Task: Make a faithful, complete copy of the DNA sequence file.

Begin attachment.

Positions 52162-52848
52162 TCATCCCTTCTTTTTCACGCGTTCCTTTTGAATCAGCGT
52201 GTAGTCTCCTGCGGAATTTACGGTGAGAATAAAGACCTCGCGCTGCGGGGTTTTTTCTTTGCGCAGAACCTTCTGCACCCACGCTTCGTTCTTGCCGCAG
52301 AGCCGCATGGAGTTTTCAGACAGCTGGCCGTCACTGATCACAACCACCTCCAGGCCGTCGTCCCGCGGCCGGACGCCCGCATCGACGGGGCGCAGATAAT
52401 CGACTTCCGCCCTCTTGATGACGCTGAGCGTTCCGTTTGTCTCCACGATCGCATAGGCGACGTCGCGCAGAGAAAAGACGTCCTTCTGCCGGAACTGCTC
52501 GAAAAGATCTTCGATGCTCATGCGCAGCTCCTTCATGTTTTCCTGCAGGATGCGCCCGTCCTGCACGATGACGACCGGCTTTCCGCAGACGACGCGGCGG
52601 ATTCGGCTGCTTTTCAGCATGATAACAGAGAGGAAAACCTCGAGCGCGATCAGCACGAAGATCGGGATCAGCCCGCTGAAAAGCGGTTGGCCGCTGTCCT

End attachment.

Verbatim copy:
Positions 52162-52848
52162 TCATCCCTTCTTTTTCACGCGTTCCTTTTGAATCAGCGT
52201 GTAGTCTCCTGCGGAATTTACGGTGAGAATAAAGACCTCGCGCTGCGGGGTTTTTTCTTTGCGCAGAACCTTCTGCACCCACGCTTCGTTCTTGCCGCAG
52301 AGCCGCATGGAGTTTTCAGACAGCTGGCCGTCACTGATCACAACCACCTCCAGGCCGTCGTCCCGCGGCCGGACGCCCGCATCGACGGGGCGCAGATAAT
52401 CGACTTCCGCCCTCTTGATGACGCTGAGCGTTCCGTTTGTCTCCACGATCGCATAGGCGACGTCGCGCAGAGAAAAGACGTCCTTCTGCCGGAACTGCTC
52501 GAAAAGATCTTCGATGCTCATGCGCAGCTCCTTCATGTTTTCCTGCAGGATGCGCCCGTCCTGCACGATGACGACCGGCTTTCCGCAGACGACGCGGCGG
52601 ATTCGGCTGCTTTTCAGCATGATAACAGAGAGGAAAACCTCGAGCGCGATCAGCACGAAGATCGGGATCAGCCCGCTGAAAAGCGGTTGGCCGCTGTCCT